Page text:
During Hispanic Heritage Month, today’s #VeteranOfTheDay is Army Veteran Eduardo Cavazos Garza, who served as a combat engineer during the Vietnam War.
Eduardo Cavazos Garza spent his childhood years in the small town of El Indio, Texas. His mother was a craftsman, and his father worked hard to become one of the first Latino teachers in Texas. He taught math, science, and history to seventh and eighth graders in the local education system.
After deploying to Vietnam as a combat engineer, he assisted infantryman and operated explosives. He wrote letters home to his mother, sister and a young woman named Diane McBroom. While in Vietnam, men found their only purpose in serving and struggled with the idea of returning to “the world,” a term for the U.S. He then took a rest and recuperation vacation to Australia. Vietnam shaped his life, but he was ready to return home to “the world” and find his purpose as a “new man.”
When Garza returned home, he married McBroom, who joined him on his final assignment to West Germany. They traveled around Europe and returned home to Corpus Christi, Texas, where he used the GI Bill to attend college. After this marriage ended, he visited his daughter as often as he could. He had four more children from his second and third marriages, and like his own father, he was not afraid to tell his children he loved them.
He worked for the then-Veterans Administration hospital for 23 years. His first job with the VA was an escort, which consisted of completing tasks for doctors and moving bodies to the morgue. While doing this, he would personally bless these deceased Veterans.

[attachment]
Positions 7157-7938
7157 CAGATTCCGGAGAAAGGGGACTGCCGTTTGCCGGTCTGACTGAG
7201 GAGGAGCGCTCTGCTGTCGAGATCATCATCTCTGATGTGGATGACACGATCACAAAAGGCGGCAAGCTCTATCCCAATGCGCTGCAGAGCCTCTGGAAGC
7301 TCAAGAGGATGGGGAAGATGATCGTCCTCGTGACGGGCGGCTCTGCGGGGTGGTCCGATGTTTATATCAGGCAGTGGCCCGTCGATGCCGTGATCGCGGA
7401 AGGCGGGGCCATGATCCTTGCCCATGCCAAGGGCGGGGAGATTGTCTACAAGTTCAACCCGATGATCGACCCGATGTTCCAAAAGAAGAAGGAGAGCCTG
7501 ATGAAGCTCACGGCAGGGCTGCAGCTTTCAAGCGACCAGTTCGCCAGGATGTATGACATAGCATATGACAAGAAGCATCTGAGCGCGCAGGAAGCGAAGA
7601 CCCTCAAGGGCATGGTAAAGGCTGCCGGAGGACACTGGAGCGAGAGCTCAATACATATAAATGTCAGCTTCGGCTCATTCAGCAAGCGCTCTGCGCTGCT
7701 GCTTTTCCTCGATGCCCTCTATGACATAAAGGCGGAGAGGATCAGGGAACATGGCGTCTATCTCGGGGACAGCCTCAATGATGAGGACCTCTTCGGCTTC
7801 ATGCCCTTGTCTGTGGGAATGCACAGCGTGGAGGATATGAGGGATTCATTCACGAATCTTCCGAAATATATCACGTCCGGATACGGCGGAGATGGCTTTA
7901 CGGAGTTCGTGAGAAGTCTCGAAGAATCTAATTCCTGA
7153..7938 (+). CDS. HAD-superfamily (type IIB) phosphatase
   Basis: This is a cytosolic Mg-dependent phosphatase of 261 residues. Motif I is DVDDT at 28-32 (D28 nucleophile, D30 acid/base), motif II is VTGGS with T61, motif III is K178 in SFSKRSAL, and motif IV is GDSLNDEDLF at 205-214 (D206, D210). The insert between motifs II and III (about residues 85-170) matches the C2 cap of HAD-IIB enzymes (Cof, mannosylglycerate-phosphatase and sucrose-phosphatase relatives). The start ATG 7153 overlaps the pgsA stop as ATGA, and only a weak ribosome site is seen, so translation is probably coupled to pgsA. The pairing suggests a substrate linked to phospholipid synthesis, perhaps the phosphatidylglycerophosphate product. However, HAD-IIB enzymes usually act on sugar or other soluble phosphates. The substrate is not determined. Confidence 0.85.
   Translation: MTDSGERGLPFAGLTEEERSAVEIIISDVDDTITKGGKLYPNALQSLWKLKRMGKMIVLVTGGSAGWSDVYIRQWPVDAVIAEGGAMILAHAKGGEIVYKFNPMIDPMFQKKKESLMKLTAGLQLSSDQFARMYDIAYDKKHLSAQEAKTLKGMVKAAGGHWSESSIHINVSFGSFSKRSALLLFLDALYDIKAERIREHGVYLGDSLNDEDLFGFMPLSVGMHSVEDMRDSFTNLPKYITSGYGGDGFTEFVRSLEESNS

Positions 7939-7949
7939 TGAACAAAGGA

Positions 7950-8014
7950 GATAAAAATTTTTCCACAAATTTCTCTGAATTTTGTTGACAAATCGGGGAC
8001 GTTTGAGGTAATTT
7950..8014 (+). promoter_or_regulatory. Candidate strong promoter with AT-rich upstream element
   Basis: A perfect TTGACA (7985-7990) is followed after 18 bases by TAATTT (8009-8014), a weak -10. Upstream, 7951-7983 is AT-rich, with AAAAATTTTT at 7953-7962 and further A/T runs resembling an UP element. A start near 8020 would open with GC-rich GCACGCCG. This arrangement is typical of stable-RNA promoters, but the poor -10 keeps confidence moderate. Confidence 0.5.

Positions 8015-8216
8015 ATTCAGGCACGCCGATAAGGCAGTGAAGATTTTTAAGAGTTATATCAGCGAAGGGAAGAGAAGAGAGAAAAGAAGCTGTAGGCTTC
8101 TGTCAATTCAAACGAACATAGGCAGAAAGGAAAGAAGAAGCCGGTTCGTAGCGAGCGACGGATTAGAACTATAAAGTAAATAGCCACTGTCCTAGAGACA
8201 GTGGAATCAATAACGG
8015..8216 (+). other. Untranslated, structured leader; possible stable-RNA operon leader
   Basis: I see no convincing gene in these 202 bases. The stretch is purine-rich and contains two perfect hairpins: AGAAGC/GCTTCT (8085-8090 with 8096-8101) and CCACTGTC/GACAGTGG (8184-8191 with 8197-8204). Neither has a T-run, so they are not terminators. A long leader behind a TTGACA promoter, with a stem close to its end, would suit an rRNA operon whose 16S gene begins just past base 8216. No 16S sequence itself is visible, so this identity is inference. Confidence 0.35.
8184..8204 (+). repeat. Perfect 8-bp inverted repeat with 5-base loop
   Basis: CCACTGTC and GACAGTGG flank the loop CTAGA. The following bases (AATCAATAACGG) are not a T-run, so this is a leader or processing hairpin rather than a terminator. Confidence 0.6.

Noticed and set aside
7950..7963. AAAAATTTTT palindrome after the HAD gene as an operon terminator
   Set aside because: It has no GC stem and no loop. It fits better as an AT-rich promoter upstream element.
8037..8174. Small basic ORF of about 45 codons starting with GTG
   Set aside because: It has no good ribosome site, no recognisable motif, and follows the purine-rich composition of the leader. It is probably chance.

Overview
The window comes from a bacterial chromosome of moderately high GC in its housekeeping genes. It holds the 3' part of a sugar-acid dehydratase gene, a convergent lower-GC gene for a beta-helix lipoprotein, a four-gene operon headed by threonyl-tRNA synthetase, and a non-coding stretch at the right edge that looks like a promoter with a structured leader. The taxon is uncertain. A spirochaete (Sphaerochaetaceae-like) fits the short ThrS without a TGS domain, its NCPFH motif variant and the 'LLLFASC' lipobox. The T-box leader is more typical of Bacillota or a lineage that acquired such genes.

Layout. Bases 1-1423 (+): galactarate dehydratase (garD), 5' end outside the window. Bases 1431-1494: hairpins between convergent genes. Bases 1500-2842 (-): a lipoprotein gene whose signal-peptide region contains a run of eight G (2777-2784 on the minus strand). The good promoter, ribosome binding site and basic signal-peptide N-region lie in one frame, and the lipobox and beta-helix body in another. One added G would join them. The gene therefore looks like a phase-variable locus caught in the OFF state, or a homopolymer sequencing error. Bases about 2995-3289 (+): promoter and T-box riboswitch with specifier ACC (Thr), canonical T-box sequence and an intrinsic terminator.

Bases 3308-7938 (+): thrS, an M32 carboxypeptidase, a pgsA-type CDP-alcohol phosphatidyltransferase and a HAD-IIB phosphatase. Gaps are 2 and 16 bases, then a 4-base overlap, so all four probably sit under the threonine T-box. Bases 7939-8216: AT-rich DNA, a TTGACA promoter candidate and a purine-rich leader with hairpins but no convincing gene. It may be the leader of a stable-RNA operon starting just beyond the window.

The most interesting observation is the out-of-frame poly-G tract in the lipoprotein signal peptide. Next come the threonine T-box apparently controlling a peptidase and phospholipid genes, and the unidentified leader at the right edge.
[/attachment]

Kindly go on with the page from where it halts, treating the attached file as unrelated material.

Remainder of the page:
Garza struggled with PTSD, but instead of working towards being a “new man,” he worked to find inner peace. He was active in the Chicano Rights Movement. He also worked to solve the education inequalities that Mexican Americans faced. Garza joined a nondenominational worship group, named Celebration Circle. Lastly, he enjoyed creating art. He became a part time actor in the San Antonio film scene and started the Jazz Poets Society of San Antonio in 2006.
His advice to be at peace is to “take time to know what you want.”
Thank you for your service!
Do you want to light up the face of a special Veteran? Have you been wondering how to tell your Veteran they are special to you? VA’s #VeteranOfTheDay social media feature is an opportunity to highlight your Veteran and his/her service.
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Writer: Hannah Nelson
Editor: Rachel Falconer and Julia Pack
Fact checker: Caroline Seyer
Graphic artist: Katie Rahill